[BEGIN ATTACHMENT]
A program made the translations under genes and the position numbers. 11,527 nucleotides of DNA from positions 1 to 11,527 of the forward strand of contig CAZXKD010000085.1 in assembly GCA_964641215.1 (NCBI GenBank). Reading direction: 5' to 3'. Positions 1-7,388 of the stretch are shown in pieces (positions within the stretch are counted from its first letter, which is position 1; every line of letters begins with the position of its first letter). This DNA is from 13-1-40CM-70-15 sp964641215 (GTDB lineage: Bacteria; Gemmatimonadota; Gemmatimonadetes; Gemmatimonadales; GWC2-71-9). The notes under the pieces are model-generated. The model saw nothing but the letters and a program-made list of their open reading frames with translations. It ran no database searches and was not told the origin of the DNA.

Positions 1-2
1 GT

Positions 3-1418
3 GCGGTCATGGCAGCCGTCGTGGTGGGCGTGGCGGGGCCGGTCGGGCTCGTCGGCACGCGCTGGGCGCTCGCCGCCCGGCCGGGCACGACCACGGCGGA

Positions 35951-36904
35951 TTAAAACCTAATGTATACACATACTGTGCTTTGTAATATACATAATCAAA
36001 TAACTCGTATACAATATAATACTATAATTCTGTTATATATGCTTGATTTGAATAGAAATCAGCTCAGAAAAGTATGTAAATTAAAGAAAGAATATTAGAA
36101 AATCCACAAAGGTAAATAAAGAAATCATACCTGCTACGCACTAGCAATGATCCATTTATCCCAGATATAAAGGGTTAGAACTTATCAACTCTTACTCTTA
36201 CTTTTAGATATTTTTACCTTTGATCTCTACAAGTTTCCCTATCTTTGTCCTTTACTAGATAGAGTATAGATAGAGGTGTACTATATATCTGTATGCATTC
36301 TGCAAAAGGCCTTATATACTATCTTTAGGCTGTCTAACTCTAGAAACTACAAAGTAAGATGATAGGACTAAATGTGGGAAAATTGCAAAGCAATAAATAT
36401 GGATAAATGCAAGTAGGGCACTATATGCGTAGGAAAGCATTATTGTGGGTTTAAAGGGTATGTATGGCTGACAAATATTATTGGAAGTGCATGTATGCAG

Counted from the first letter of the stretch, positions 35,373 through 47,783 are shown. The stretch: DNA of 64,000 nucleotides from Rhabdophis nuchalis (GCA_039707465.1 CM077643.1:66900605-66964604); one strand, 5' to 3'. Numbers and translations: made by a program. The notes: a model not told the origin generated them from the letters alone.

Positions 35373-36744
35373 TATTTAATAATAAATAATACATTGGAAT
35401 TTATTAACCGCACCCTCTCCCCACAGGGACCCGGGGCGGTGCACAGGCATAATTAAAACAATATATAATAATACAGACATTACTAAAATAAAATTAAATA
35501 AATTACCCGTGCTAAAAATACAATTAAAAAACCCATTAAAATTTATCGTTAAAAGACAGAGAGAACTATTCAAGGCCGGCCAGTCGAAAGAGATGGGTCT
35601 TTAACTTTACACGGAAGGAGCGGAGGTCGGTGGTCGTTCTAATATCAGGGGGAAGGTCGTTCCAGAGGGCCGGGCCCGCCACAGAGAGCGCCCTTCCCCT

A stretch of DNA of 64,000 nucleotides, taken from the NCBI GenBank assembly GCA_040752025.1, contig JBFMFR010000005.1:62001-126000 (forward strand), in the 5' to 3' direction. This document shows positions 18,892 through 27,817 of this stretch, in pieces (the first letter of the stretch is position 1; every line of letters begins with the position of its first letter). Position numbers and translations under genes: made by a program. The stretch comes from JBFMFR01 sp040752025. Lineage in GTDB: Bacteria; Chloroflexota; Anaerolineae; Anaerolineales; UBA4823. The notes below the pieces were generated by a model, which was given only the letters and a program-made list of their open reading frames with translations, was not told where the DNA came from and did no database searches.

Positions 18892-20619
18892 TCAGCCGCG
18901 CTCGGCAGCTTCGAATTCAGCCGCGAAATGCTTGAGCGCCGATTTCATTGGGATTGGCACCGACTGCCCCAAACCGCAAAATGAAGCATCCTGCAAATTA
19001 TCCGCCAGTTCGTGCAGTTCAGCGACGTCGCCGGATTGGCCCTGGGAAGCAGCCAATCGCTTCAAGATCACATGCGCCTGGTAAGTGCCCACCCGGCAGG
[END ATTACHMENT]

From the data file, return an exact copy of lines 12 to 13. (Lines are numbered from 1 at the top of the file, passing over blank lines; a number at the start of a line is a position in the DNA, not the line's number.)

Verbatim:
36401 GGATAAATGCAAGTAGGGCACTATATGCGTAGGAAAGCATTATTGTGGGTTTAAAGGGTATGTATGGCTGACAAATATTATTGGAAGTGCATGTATGCAG

Counted from the first letter of the stretch, positions 35,373 through 47,783 are shown. The stretch: DNA of 64,000 nucleotides from Rhabdophis nuchalis (GCA_039707465.1 CM077643.1:66900605-66964604); one strand, 5' to 3'. Numbers and translations: made by a program. The notes: a model not told the origin generated them from the letters alone.